Airport typeMilitary
OperatorSoviet Air Force
LocationUzyn, Kyiv Oblast, Ukraine
Elevation AMSL502 ft / 178 m
Coordinates49°47′25″N 30°26′27″E / 49.79028°N 30.44083°E / 49.79028; 30.44083
Uzyn is located in Kyiv Oblast
Location in Kyiv Oblast
Uzyn is located in Ukraine
Uzyn (Ukraine)
Uzyn is located in Europe
Uzyn (Europe)
Direction Length Surface
ft m
02/20 3,500х80 Concrete

Uzyn (Chepelevka) is an inactive military airfield of the USSR and Ukrainian Long Range Aviation located on the south-eastern outskirts of Uzyn, Belotserkovsky district, Kyiv Oblast. It is one of the largest airfields in the territory of the former Soviet Union and Ukraine.[1]

Aerodrome data


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A field airfield on the outskirts of Uzyn, Ukraine, the airbase was built before World War II.

The general in charge of the airfield wrote:

By the summer I returned to my regiment (after the courses of the academy). He stood 70 kilometers from Kiev, in Uzin. Ground airfield. Three hangars. The barracks. A small officer town with half a dozen surviving (after the war) two-story houses. Big village. Terrible off-road. No light, no sewage. Native penates ... My regiment was strong, flew confidently, well bombed and aptly hit air targets ... But God, how poor and hard we lived! In periods of mudslides, of which there was enough beyond measure, the airfield froze. Our chernozem limp, the roads crawled, the town tightly isolated from the outside world. Alive was only eight kilometers, for the needs of the sugar factory, a railway line, through which, if you walk on the tracks, you can get to the nearest railway station. In bad weather ... I repeatedly counted those sleepers back and forth, then hurrying to the division headquarters for the next meeting ... then returning to the regiment. Our houses and barracks were lit with candles and kerosene lamps. Unhappy dizelek only occasionally in the evenings gave light to the office space. I still couldn’t find a decent generator, get plenty of fuel, nor get building materials to somehow improve the life of the garrison ... Ordinary appendix inflammation was enough to give God the soul ... All kinds of my requests and reports are unknown drowned in senior headquarters. (Colonel General Aviation Reshetnikov Vasily Vasilyevich, at that time (1946) the commander of the aviation regiment).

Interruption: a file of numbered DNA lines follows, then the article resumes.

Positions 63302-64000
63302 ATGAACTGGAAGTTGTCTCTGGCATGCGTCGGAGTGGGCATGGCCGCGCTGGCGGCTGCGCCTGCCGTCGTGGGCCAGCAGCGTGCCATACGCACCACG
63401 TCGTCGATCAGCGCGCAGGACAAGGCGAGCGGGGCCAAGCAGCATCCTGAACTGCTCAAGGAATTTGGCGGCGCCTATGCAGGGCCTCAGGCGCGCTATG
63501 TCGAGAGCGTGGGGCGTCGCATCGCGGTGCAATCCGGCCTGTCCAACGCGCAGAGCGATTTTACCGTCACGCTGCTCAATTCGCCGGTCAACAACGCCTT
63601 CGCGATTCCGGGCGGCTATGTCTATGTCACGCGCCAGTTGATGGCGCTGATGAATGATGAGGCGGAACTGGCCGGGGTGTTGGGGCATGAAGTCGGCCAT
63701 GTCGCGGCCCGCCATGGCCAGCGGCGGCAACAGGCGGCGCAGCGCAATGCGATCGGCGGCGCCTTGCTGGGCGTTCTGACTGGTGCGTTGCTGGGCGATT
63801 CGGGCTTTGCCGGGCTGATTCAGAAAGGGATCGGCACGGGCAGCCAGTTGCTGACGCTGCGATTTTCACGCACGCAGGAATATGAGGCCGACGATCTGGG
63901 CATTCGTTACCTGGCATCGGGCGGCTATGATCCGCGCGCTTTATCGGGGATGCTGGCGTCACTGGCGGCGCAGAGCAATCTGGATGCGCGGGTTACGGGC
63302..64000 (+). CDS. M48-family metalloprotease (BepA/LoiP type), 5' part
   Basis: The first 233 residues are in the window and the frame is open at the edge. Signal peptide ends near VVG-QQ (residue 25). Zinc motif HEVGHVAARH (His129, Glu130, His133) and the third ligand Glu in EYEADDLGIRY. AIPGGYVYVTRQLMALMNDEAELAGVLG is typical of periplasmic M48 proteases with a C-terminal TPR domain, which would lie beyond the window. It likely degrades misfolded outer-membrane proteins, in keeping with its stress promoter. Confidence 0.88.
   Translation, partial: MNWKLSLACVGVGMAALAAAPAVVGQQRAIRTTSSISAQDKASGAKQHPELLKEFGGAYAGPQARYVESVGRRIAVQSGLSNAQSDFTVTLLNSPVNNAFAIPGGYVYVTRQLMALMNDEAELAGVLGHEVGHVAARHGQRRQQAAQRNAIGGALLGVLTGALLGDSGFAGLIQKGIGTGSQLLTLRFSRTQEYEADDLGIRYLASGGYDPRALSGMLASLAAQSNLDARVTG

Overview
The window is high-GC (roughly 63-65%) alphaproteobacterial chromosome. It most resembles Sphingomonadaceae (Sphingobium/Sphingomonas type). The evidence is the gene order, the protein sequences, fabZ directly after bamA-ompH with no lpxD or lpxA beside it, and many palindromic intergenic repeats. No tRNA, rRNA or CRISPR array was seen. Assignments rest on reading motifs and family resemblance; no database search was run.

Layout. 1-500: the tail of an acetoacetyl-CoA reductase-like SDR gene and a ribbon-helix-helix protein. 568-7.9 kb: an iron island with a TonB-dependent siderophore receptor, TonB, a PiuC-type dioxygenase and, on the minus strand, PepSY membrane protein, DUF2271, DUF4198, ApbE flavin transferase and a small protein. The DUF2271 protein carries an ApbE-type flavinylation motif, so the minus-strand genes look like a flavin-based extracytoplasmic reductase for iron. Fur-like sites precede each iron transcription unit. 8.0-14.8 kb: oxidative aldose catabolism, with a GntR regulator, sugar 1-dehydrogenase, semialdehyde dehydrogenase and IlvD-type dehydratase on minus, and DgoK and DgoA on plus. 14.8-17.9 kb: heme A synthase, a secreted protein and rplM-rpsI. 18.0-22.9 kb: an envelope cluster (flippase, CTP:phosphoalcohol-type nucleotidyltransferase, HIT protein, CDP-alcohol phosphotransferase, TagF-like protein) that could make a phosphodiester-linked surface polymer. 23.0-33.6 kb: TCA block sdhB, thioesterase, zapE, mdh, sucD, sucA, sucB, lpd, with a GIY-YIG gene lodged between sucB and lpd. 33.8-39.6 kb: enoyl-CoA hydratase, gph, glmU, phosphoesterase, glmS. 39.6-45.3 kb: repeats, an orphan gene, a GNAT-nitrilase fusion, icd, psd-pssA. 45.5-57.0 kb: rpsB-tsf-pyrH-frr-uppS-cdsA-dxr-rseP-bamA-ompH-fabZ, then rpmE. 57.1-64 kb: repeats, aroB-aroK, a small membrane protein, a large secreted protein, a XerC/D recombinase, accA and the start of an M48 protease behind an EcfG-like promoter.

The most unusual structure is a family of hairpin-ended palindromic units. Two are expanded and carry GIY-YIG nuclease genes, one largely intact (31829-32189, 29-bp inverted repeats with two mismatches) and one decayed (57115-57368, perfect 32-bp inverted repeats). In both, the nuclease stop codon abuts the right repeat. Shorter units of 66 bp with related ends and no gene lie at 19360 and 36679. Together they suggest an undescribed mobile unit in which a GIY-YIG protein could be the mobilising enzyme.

In March 1955, the management of the 106th Heavy Bomber Aviation Division of the 43rd Air Army DA was formed at the Uzin airfield,[2] and by the end of 1955 the first regiment of the division was formed - the 409th Heavy Bomber Aviation Regiment on Tu-95 aircraft. The first commander of the division was the twice Hero of the Soviet Union, Colonel Molodchy Alexander Ignatievich, the commander of the regiment was appointed Hero of the Soviet Union, Colonel Kharitonov N. N. A year later the second regiment of the division was formed - the 1006th heavy bomber aviation regiment, under the command of Yu. P. Pavlov.

By this time, the airfield and airfield infrastructure was built, and at the end of May 1956, the first Tu-95 aircraft landed at the airfield.